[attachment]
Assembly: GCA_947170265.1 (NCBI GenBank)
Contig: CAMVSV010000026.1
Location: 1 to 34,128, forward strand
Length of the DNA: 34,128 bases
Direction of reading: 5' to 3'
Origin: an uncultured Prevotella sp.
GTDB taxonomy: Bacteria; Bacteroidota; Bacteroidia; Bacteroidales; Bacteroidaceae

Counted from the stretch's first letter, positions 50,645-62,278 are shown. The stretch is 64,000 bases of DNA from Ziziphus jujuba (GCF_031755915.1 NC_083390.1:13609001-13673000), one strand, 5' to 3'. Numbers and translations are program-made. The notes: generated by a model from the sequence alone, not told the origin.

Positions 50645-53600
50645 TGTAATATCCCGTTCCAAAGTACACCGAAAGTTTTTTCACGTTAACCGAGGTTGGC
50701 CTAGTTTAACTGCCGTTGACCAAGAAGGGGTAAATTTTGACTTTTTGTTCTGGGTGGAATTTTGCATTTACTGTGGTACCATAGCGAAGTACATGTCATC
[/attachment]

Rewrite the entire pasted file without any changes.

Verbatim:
Assembly: GCA_947170265.1 (NCBI GenBank)
Contig: CAMVSV010000026.1
Location: 1 to 34,128, forward strand
Length of the DNA: 34,128 bases
Direction of reading: 5' to 3'
Origin: an uncultured Prevotella sp.
GTDB taxonomy: Bacteria; Bacteroidota; Bacteroidia; Bacteroidales; Bacteroidaceae

Counted from the stretch's first letter, positions 50,645-62,278 are shown. The stretch is 64,000 bases of DNA from Ziziphus jujuba (GCF_031755915.1 NC_083390.1:13609001-13673000), one strand, 5' to 3'. Numbers and translations are program-made. The notes: generated by a model from the sequence alone, not told the origin.

Positions 50645-53600
50645 TGTAATATCCCGTTCCAAAGTACACCGAAAGTTTTTTCACGTTAACCGAGGTTGGC
50701 CTAGTTTAACTGCCGTTGACCAAGAAGGGGTAAATTTTGACTTTTTGTTCTGGGTGGAATTTTGCATTTACTGTGGTACCATAGCGAAGTACATGTCATC